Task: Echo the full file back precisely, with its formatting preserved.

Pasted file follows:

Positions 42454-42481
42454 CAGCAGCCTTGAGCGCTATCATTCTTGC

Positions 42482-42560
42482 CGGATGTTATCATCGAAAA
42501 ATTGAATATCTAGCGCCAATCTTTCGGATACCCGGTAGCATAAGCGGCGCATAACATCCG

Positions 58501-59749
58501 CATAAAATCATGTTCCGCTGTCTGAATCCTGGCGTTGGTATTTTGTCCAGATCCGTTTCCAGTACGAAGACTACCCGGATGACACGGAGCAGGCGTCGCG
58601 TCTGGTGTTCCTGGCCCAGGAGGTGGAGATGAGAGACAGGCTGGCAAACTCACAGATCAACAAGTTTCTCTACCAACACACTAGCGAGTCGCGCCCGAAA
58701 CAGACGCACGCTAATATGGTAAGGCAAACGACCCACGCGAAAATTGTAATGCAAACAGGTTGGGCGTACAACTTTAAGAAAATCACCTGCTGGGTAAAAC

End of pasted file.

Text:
Positions 42454-42481
42454 CAGCAGCCTTGAGCGCTATCATTCTTGC

Positions 42482-42560
42482 CGGATGTTATCATCGAAAA
42501 ATTGAATATCTAGCGCCAATCTTTCGGATACCCGGTAGCATAAGCGGCGCATAACATCCG

Positions 58501-59749
58501 CATAAAATCATGTTCCGCTGTCTGAATCCTGGCGTTGGTATTTTGTCCAGATCCGTTTCCAGTACGAAGACTACCCGGATGACACGGAGCAGGCGTCGCG
58601 TCTGGTGTTCCTGGCCCAGGAGGTGGAGATGAGAGACAGGCTGGCAAACTCACAGATCAACAAGTTTCTCTACCAACACACTAGCGAGTCGCGCCCGAAA
58701 CAGACGCACGCTAATATGGTAAGGCAAACGACCCACGCGAAAATTGTAATGCAAACAGGTTGGGCGTACAACTTTAAGAAAATCACCTGCTGGGTAAAAC